(Nearly) every Wednesday night we draw a cuisine or a theme from the “Decision Bowl” and (nearly) every Saturday night we cook it. Once a month (or so) I’ll pick one to tell you about. Welcome to Saturday Kitchen…
I think my husband dreads those occasions where Bali is drawn out of the Saturday Kitchen Destination Decision bowl – he (and our daughter) know that for the next however many days all they’ll be hearing from me is about how I want to go back to Bali.
We have, however, neither the time nor the finances to get there for at least the next 12 months, so Balinese food cooked at home is about as close as we’ll be getting to the taste of Bali. Although I am thinking of another novel set there…#watchthisspace
I also harbour a (not so) secret ambition to attend Ubud Writers Festival as a speaker. Speaking of which, does anyone know how I’d go about doing that?
Anyways, it’s also a good opportunity to try something different from one of my Balinese cookbooks.
Balinese food is about more than a touristy nasi goreng – although a nasi goreng made with a good spice base is very good indeed. Nor is it spicy – although it is spiced. That’s one of the biggest myths about Balinese food – that it’s hot and spicy. While it’s chock full of distinctive flavour – ginger, garlic, lemongrass, galangal, chilli, belacan* – most dishes are, in themselves, not hot. The heat usually comes from the sambal that’s served on the side so that you can add the heat that you want.
At the heart of most Balinese meals is the rice, with meat being more of a side serve than the main event, and vegetable salads – although not salads as we’d know them to be; with the exception of the occasional cucumber, the Balinese don’t eat raw vegetables. Veggies are well-cooked, usually steamed, cooled to room temperature and then mixed with grated coconut, spice mixes or sambals, and served with the rice and whatever protein is offered. (The pics below were taken at Jatiluwih rice terraces.)
I love these salads, known collectively as Sayur Urab (which quite literally translates to mixed vegetables) – so much that I’ve included them in both novels I’ve set in Bali: Baby, It’s You and Big Girls Don’t Cry. You can find a recipe here, but seriously, any mix of veggies works.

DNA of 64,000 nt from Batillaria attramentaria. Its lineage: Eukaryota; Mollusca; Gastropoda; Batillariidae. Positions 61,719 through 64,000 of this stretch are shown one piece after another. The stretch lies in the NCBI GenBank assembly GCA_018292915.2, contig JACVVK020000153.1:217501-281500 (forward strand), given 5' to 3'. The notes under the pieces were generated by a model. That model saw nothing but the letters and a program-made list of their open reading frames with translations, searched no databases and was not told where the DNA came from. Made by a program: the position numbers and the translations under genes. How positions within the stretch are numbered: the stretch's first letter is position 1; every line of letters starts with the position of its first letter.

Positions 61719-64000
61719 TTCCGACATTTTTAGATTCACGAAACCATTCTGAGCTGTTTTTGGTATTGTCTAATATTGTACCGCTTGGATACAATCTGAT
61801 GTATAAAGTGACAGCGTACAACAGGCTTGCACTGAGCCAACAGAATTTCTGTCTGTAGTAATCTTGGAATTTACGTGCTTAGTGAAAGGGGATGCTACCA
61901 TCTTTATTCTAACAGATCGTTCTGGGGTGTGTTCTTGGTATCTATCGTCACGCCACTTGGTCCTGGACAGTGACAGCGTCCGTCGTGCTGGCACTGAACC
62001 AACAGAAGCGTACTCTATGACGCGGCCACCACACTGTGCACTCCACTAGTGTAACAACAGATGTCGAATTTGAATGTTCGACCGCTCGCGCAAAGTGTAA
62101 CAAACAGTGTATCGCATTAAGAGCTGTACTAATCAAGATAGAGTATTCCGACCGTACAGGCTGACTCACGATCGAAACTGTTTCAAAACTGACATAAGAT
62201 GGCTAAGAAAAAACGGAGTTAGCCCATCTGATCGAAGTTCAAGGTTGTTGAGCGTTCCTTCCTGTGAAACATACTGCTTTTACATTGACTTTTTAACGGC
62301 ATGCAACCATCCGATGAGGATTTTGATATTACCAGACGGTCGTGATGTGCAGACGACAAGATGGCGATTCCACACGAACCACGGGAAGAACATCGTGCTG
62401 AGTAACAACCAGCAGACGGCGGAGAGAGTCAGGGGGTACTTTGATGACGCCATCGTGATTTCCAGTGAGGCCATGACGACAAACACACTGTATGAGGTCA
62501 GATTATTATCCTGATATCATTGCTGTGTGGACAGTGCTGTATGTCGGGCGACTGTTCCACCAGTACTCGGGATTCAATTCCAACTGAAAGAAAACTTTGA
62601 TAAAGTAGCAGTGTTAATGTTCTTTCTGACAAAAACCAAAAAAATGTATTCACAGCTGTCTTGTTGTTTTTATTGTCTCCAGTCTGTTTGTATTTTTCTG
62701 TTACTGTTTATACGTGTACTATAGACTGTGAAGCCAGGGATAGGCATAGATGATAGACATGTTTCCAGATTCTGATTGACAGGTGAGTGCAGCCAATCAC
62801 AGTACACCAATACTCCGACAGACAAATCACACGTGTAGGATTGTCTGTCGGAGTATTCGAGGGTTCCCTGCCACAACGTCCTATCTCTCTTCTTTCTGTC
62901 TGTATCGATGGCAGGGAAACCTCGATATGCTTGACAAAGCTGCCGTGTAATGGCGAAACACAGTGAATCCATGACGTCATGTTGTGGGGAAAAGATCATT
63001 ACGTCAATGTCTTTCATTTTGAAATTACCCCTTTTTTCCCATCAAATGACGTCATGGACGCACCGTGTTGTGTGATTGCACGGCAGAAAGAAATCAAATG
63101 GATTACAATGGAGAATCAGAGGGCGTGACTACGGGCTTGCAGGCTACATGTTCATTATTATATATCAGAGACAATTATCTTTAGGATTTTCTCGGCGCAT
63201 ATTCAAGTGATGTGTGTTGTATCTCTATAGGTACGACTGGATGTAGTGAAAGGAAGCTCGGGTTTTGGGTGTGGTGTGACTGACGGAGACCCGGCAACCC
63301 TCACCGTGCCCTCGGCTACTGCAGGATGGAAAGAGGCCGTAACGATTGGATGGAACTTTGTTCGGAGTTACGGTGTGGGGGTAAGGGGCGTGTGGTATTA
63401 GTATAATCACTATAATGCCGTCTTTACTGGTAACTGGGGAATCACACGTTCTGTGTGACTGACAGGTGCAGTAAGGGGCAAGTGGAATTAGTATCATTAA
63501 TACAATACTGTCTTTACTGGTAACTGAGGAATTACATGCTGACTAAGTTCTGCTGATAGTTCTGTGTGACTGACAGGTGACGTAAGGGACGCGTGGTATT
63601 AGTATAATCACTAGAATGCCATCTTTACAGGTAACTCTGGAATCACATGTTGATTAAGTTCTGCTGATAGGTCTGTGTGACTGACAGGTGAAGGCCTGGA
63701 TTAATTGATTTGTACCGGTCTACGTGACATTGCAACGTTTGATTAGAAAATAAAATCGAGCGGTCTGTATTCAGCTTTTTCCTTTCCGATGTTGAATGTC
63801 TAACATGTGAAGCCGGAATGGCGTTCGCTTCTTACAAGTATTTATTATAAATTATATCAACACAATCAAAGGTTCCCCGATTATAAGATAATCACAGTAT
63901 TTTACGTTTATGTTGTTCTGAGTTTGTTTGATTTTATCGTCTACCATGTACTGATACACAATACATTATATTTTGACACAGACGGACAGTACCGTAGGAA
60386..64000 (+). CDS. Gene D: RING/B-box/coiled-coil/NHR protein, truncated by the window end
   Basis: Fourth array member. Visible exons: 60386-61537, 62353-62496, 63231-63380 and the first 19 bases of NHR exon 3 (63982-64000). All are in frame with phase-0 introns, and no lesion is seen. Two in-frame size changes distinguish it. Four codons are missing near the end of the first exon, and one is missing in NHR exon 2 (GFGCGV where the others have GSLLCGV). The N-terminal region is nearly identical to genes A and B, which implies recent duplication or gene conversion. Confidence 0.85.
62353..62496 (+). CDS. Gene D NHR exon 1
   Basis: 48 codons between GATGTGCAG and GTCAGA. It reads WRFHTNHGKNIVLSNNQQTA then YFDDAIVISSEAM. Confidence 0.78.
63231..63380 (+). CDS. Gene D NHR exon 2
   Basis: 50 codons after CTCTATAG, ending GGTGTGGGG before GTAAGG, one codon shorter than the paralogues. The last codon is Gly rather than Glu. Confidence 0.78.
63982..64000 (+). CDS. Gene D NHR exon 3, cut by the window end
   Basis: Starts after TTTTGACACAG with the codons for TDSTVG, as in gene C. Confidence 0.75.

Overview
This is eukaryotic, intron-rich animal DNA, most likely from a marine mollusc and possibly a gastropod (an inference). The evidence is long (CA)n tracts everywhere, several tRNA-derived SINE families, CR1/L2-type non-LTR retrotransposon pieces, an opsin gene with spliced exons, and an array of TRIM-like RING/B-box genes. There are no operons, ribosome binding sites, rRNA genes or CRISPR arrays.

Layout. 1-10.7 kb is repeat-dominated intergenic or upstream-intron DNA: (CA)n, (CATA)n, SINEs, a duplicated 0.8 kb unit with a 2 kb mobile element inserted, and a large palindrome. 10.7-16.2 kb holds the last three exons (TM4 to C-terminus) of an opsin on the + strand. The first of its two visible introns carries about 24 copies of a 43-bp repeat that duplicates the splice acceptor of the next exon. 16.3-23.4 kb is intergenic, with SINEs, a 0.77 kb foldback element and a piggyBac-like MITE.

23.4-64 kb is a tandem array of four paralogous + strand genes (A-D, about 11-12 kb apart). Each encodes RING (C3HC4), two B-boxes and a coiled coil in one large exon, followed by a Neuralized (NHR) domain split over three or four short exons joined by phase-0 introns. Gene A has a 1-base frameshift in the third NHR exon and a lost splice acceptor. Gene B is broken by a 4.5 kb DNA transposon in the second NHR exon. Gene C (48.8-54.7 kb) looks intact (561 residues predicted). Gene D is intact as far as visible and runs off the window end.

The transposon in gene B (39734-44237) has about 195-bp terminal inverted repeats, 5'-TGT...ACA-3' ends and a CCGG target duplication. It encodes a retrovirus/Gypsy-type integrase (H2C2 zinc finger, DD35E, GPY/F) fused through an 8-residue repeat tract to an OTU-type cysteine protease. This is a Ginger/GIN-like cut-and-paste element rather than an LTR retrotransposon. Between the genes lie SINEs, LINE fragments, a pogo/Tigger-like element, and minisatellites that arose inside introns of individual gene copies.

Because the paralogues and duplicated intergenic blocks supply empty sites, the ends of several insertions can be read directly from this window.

You’ll see heaps of varieties of these salads all over the island, but the best example I’ve had has been at Bali Asli over on the east side of the island. The pics below are the views from the table.
Over there the food is prepared from produce sourced either from the garden, the markets or the sea that day; and cooked using traditional techniques – mainly because the power supply is a tad dodgy. There’s no hum of electricity, just the gentle tinkling of water and the rhythmic chime of the gamelan. Everything is served in the style of the Megibung (how much do I love that word?) – where side dishes (many of which are plant-based) for all to share are arranged around a central pillar of rice. Each time we’ve visited it’s been slightly different.
Okay, to this week’s Saturday Kitchen. On the menu was Nasi Campur – mixed rice – the individual version of Megibung. Similar to the Malaysian version Nasi Lemak, it’s a mound of steamed rice surrounded by small portions of a meat dish, some vegetables, perhaps egg or satay, sambal. There’s no rhyme or reason to it – and it differs from place to place. On ours was:
Pesan Ayam – Diced Chicken in Banana Leaf – we couldn’t get any banana leaves so I parcelled it up in little squares of baking parchment instead and steamed it in the bamboo steamer.
Nyanyat Celeng – Pork Braised in Coconut Milk. See the recipe below.
Lawar Buncis – Bean Lawar – beans with a spicy coconut milk dressing, and eggs with a fiery tomato and chilli sambal.
It sounds like a lot of cooking – and I suppose that it was – but at the base of each of the savoury dishes is the same Base Genep – a multi-layered spice paste. It’s sometimes known as Bumbu, Bumbu Bali or Base Gede. The one I make is here. I make up a big lot at a time and freeze what I don’t need immediately into 100g lots that are the perfect size for Nasi Goreng.
To finish there was home-made coconut ice cream (the recipe is in the link) with mango and little smashed up meringues – mainly because I got a bucket of 8 mangoes for $9 and the ice-cream took 6 egg yolks so while I froze 3 of the egg-whites I needed to do something with the other 3.
No photos – mainly because we eat in the evening and the lighting is poor. You do, however, get a recipe.
Pork Braised in Coconut Milk
What you’ll need
- 800g (or thereabouts) pork shoulder or neck, diced into 3cm cubes
- 2 tablespoons coconut oil
- 200g Base Genep
- 2 stalks of lemongrass – smashed with the back of a knife to soften them
- 1 litre chicken stock
- 3 salam leaves – substitute with bay leaves
- 250ml coconut cream
- 1 tablespoon crushed coriander seeds
- 1 tablespoon crushed black peppercorns
- Salt to taste
What you do with it
- Heat the oil in a deep sided fry pan or stewing pot. Add the spice paste and saute for a couple of minutes.
- Add the pork, lemongrass, leaves, coriander and pepper and saute until the meat is coloured on all sides.
- Pour in enough stock to cover the meat, bring it to the boil and then let it simmer (uncovered) for about an hour, adding extra stock as the liquid evaporates.
- Add the coconut cream and bring it back to the boil. Reduce the heat and simmer until the meat is tender and the sauce thickened – perhaps another 30 minutes? This isn’t an exact science.
- Season to taste.
As with many braised dishes, this is best cooked in advance and reheated.
*You can find notes on ingredients in this post.